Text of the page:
The NEW Collins 11+ Activity & Puzzle Book for years 8-9 is the perfect book to introduce the 11+ topics. This book has a series of engaging activities related to the different question types. All subject areas are covered (Verbal and Non-Verbal Reasoning, Mathematics and English skills) and challenges are included to keep all users engaged. You can dip in and out to build skills at your child’s own pace. It is full of helpful hints and tips to aid understanding.

In addition to a thorough understanding of the four subject areas covered in the exam, a good general knowledge is also vital. Many of the questions, particularly in the VR section, will challenge the children’s knowledge of the world. Your child will need to become more aware of the wider world and related concepts. Names of capital cities, trees, flowers, animal babies, shades of colour, are just a few of many concepts to be explored. Children must be encouraged to ask endless questions and as well as stimulating and encouraging them you must be ready to answer them. Sharing an appropriate T.V. nature programme, watching the children’s news, or sharing a children’s newspaper will soon make you aware of what and how much needs to be done. Fun family games can be created with just paper and pencil, thus making your child feel that the exam is not a solitary challenge, but a family affair.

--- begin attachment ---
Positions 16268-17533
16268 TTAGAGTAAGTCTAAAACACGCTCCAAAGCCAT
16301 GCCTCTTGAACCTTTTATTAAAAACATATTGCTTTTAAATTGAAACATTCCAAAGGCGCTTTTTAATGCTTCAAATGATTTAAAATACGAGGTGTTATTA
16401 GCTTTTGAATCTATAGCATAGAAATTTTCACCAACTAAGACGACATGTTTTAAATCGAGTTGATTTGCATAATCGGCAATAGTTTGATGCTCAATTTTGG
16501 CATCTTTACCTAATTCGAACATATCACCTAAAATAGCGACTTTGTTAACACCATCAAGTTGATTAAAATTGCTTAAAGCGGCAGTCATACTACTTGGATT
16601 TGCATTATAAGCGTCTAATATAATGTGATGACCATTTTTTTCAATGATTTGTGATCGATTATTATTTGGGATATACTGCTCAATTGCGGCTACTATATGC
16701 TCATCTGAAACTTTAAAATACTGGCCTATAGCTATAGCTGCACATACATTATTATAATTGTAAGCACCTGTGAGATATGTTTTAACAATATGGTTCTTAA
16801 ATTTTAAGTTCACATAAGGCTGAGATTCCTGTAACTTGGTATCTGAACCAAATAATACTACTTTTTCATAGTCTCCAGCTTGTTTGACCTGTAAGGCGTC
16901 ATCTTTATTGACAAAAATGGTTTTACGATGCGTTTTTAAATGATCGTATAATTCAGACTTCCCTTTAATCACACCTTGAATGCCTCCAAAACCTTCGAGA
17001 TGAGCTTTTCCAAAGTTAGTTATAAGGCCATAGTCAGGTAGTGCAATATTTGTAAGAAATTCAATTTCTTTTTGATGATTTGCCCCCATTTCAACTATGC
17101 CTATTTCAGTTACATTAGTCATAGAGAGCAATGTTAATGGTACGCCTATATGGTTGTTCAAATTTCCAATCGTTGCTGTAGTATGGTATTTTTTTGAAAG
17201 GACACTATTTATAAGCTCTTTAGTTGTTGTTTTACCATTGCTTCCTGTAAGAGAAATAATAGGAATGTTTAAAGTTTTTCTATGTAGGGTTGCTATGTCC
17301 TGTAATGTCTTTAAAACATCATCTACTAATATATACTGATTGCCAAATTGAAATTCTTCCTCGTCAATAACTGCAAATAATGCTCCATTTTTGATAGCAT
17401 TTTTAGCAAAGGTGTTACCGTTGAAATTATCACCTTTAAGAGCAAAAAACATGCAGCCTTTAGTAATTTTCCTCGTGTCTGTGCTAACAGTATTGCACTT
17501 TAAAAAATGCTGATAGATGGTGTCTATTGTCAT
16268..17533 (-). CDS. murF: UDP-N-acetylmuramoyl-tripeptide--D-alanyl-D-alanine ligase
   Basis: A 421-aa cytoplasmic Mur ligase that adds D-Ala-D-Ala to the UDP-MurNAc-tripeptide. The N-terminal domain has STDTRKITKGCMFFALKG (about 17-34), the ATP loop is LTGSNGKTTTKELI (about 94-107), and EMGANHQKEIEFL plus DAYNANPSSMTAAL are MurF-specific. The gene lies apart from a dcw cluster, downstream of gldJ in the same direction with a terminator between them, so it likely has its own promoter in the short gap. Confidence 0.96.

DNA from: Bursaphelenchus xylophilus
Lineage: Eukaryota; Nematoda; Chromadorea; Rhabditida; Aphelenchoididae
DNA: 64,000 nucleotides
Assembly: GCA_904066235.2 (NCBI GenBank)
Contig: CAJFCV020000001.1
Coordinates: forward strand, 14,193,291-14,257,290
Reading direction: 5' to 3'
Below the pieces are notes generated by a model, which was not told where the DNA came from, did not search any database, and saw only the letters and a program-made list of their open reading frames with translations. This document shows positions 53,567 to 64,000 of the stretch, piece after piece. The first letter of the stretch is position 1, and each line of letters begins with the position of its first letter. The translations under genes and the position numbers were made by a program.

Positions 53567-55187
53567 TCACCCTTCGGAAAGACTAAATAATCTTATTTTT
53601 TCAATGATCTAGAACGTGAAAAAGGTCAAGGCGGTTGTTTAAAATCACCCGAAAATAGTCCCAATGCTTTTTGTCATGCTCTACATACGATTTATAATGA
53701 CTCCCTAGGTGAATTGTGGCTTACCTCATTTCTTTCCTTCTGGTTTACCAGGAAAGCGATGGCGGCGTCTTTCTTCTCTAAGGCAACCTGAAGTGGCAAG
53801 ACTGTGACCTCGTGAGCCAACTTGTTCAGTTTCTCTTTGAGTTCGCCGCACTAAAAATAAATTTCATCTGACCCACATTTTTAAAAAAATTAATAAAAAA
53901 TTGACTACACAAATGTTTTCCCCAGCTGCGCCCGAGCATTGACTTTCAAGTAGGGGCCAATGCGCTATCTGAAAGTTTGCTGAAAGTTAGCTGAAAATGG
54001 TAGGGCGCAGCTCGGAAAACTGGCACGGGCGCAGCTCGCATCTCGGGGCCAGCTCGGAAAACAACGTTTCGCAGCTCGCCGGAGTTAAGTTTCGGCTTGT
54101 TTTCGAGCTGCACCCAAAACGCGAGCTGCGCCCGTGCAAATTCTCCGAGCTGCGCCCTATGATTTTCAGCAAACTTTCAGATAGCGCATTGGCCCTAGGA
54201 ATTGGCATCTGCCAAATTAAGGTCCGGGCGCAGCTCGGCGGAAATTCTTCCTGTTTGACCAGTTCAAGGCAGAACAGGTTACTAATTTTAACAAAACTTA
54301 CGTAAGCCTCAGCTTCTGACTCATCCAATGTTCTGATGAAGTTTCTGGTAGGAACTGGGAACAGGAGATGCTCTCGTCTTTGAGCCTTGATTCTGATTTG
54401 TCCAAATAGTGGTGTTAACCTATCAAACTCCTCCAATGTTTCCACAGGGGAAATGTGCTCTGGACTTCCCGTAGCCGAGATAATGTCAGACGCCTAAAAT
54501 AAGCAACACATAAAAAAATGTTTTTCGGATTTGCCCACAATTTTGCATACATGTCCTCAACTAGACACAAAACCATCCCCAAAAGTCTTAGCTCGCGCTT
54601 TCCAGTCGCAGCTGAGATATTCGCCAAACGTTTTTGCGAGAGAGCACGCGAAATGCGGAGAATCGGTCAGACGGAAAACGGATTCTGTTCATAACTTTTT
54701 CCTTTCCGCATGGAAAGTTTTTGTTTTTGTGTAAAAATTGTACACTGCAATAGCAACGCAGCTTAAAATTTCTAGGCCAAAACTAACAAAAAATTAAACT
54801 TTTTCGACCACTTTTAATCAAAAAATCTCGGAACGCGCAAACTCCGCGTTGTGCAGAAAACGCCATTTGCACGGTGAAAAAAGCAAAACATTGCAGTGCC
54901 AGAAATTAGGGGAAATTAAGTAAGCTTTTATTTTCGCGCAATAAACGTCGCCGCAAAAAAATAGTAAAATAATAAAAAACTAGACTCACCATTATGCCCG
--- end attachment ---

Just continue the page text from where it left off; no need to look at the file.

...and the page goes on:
One of the biggest challenges in the exam is that of knowledge of vocabulary. The children must be word aware.  They need to become familiar with as many words as they can – both long and short – and confident that they can make connections which will help them to use elimination to make sensible guesses when necessary. Many children benefit from an awakening to the joy of power of words which continues well after the memory of the exam fades.

Finally, an important aspect of preparation for any exam is to encourage your child to learn organisation skills. Help them to feel ready for this big challenge by teaching them to organise their own books, bags, and homework. Children who begin to take responsibility in this way feel more empowered to face the challenges before them. 

The challenges of the 11 plus exam can at first be quite exacting for children who are used to grasping concepts easily and quite quickly in their primary classrooms. However, with consistent praise and encouragement and the knowledge that they are fully supported, they engage with enthusiasm and are delighted to discover how far they can progress when challenged.

By Chris Pearse

Chris Pearse is a qualified Primary School Teacher with 10 years' experience in teaching. He started Teachitright in 2006 to provide support for children taking secondary school exams and is passionate about helping children achieve their potential whilst enjoying education.

Discover more from Collins 11+ here